Assemblyman Joe Howarth, of New Jersey’s 8th Legislative District, introduced a bill to the state Assembly on Thursday that would increase safety in schools for children with food allergies.
Asm. Joe Howarth’s legislation would increase safety in schools for children with food allergies by incentivizing employee training in the use of epinephrine auto-injectors. (SenateNJ.com)
The bill would provide a tax-free solution by incentivizing school districts to have their employees volunteer for training with a school nurse in the administration of an epinephrine auto-injector, or EpiPen, for anaphylactic, a severe allergic reaction that needs to be treated immediately.
Under the bill, an assessment on staff training in epinephrine would be added to the New Jersey Quality Single Accountability Continuum, or QSAC, and a district would receive points for the percentage of staff that are trained.
“More and more children are affected by food allergies each year. The growing concern requires increased vigilance in schools so we can look after what is most important, the safety of our students,” said Howarth, who is a special education paraprofessional at the Lenape Regional High School District. All staff is trained in the administration of epinephrine at the district.
Every three minutes, a food allergy reaction sends someone to the emergency room, according to the nonprofit Food Allergy Research & Education. From 1999 to 2009, food allergy prevalence among children increased by 50 percent, according to the nonprofit, which states that one in thirteen children, or roughly two in every classroom, indicated having a food allergy in a 2010 survey of more than 38,000 children.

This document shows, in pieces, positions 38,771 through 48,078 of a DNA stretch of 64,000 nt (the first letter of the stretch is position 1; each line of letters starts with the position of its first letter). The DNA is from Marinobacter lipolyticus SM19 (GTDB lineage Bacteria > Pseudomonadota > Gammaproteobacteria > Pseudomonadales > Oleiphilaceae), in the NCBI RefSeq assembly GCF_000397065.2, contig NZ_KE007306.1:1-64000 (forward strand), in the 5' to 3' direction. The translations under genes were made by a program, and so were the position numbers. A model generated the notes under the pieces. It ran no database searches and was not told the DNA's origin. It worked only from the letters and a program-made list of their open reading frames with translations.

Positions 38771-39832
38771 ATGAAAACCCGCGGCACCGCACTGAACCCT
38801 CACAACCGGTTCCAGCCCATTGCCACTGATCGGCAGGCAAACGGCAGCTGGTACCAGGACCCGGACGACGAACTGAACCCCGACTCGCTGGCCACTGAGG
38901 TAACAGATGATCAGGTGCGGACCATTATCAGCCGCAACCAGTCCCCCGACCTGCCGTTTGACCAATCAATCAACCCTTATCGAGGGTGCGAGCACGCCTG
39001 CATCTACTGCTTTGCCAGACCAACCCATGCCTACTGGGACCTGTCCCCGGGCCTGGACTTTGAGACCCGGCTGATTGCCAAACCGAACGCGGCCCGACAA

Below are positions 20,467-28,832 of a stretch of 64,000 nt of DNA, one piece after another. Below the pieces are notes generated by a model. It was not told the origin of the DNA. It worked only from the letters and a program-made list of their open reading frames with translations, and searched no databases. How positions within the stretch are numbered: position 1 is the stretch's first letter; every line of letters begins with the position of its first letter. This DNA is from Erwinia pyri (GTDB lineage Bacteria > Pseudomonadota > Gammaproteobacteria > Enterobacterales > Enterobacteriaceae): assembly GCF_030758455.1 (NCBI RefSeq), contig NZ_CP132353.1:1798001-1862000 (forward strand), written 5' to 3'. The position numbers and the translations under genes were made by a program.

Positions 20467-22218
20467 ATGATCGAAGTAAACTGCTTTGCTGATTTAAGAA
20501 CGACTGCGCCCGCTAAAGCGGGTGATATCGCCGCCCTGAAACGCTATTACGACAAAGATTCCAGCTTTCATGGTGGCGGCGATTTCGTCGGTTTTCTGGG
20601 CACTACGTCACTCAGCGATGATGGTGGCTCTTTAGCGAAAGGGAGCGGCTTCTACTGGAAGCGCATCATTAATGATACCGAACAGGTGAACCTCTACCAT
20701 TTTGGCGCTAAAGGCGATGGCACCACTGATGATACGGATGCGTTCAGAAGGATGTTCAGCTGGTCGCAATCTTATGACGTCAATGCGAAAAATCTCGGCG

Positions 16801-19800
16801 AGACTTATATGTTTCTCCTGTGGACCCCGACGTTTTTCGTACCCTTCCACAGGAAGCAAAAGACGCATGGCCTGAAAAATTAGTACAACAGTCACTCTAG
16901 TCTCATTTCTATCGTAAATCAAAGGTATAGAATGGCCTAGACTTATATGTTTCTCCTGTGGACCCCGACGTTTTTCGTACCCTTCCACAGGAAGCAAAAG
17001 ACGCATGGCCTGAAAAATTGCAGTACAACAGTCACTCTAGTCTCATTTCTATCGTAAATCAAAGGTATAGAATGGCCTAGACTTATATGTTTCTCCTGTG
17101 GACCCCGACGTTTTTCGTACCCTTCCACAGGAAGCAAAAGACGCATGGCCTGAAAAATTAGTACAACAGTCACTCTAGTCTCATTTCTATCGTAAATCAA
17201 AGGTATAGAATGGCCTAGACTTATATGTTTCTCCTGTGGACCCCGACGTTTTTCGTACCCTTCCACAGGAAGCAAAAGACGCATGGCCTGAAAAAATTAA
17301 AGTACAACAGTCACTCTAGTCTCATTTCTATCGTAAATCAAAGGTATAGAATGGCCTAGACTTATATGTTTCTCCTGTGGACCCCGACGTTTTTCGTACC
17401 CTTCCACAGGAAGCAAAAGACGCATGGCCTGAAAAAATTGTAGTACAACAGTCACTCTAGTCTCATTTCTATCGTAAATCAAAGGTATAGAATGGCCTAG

“With the prevalence of food allergies in schools, it’s not enough for one person to be trained in administering epinephrine,” Howarth said. “By encouraging more educators and district employees to get trained, we can enhance public safety and provide a more secure environment for our students at no cost to taxpayers.”
Currently, state law requires only a school nurse and volunteers designated by the nurse to be trained in administrating epinephrine. The bill would introduce a QSAC assessment. QSAC is the Department of Education’s evaluation system for public school districts that assesses districts in five key components – instruction and program, personnel, fiscal management, operations and governance.
A district’s performance is measured by assigning point values to quality performance indicators. Under the operations component, school districts would receive 0.5 points for having 25-50 percent of its employees trained, 1 point for 50-75 percent and 1.5 points for 75 percent or more.
Senator Dawn Marie Addiego, of the 8th Legislative District, introduced the bill in the Senate.